The itch to put together an NBA club was returning.
'You miss the interaction with people,' West explains. 'It's like a game in itself. In the executive offices of the NBA, there's a lot of pressure on you. I like pressure, even though it doesn't make you feel good sometimes. If you are a competitive person, you can't just sit around and not be included.'
It wasn't all that surprising that West signed on with another club. But Memphis?
'I'm pretty crazy sometimes,' he allows. 'I make decisions that maybe surprise other people. I make them based on my desire to do something new.'
Memphis is very new. And very far away Ñ geographically and culturally Ñ from LA. Maybe not so far from his roots growing up in tiny Cabin Creek, W. Va., but that was a long time ago.
Last season, West let the word get around that he was interested in returning to the game. Several teams sought his services. Memphis owner Michael Heisley landed the Mother Lode, signing West to a five-year, $25 million contract.
'I'm not a conventional person, to be honest with you,' West says. 'I usually do the opposite of what people expect of me.'
The first two weeks after the announcement of his hiring, Memphis sold 500 new season ticket packages. 'The Wizard of Griz,' they call him.
'The impact he has had has been absolutely tremendous,' says media relations director Kirk Clayborn. 'We tease him all the time how he has become the big fish in the small pond.'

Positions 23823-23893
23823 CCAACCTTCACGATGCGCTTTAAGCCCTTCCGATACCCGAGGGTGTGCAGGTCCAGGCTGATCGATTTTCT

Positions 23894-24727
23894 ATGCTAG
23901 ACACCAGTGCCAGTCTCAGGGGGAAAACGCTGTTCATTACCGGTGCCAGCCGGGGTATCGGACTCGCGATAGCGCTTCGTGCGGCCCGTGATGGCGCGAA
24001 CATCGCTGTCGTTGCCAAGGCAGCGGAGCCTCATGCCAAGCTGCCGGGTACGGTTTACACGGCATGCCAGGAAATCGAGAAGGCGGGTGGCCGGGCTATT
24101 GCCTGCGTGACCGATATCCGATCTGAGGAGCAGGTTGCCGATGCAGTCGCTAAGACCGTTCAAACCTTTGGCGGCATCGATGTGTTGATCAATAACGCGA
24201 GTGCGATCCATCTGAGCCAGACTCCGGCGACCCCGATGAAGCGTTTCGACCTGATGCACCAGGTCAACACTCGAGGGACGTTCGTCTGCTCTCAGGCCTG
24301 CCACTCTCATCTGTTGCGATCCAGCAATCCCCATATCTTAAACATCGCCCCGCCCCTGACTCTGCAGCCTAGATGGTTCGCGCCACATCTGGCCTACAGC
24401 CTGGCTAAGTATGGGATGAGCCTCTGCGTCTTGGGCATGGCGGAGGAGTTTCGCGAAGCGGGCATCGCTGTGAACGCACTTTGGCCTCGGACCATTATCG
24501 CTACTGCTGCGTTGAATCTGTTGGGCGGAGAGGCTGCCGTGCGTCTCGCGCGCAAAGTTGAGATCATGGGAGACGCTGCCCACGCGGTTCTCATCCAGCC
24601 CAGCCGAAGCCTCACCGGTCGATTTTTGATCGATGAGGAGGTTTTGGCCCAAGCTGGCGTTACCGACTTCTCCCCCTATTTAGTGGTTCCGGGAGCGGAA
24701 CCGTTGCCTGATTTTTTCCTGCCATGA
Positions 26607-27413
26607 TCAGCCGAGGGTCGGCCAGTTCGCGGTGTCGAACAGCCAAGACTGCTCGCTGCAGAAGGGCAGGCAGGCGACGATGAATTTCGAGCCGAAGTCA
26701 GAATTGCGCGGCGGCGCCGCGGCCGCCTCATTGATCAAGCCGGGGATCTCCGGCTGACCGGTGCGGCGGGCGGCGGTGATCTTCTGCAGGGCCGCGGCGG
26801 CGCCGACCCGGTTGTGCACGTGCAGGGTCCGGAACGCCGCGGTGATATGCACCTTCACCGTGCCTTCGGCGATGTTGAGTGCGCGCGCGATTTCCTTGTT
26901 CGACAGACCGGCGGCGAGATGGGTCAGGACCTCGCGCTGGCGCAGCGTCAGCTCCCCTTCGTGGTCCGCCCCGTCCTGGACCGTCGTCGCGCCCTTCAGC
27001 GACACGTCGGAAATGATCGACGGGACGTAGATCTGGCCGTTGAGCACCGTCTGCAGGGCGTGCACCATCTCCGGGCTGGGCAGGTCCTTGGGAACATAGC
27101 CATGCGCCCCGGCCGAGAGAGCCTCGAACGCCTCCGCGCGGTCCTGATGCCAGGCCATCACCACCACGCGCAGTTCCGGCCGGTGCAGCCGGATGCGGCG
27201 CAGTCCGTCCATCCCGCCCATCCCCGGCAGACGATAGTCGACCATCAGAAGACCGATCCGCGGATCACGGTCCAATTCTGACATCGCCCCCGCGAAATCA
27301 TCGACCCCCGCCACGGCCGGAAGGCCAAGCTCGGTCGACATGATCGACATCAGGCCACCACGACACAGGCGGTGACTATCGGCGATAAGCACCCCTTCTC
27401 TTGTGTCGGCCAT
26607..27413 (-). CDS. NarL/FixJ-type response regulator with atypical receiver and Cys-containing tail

West is regarded with reverence by just about everyone in the league, from executives to coaches to players and to reporters, who often find him refreshingly candid and revealing. It is a paradox, in fact, because at this point in his life, West doesn't cherish the limelight.
'Jerry is very private,' says Mitch Kupchak, West's successor with the Lakers, 'but in the right setting, he can sit down and basically tell you his whole life in two hours and not know you that well. If he has that level of comfort, he will say things that make you think, 'I can't believe Jerry West is saying these things to me.' '
The challenge is enormous. There are good young players in last year's Rookie of the Year, Pao Gasol, and Shane Battier; an impressive rookie in Drew Gooden; and a flashy point guard in Jason Williams. But this team isn't close to being ready for prime time.
'It won't happen overnight,' West says. Maybe someday, though. If anybody can do it, the Grizzlies have their man.
NOTES: Nice that Amal McCaskill got signed by Atlanta, where he should play regular minutes behind center Theo Ratliff. The Blazers wanted to trade him to Detroit for a second-round draft pick and were even going to pay his salary ($565,850), but McCaskill has a clause in his contract prohibiting clubs from stashing him on their injured list if he isn't hurt. Portland and Detroit both intended to place him on the de facto taxi squad. McCaskill's agent, Steve Kauffman, said he told Blazer General Manager Bob Whitsitt about the contract clause several times after Portland acquired McCaskill. 'But when it came time for a roster decision, he tried to do it anyway,' Kauffman says.'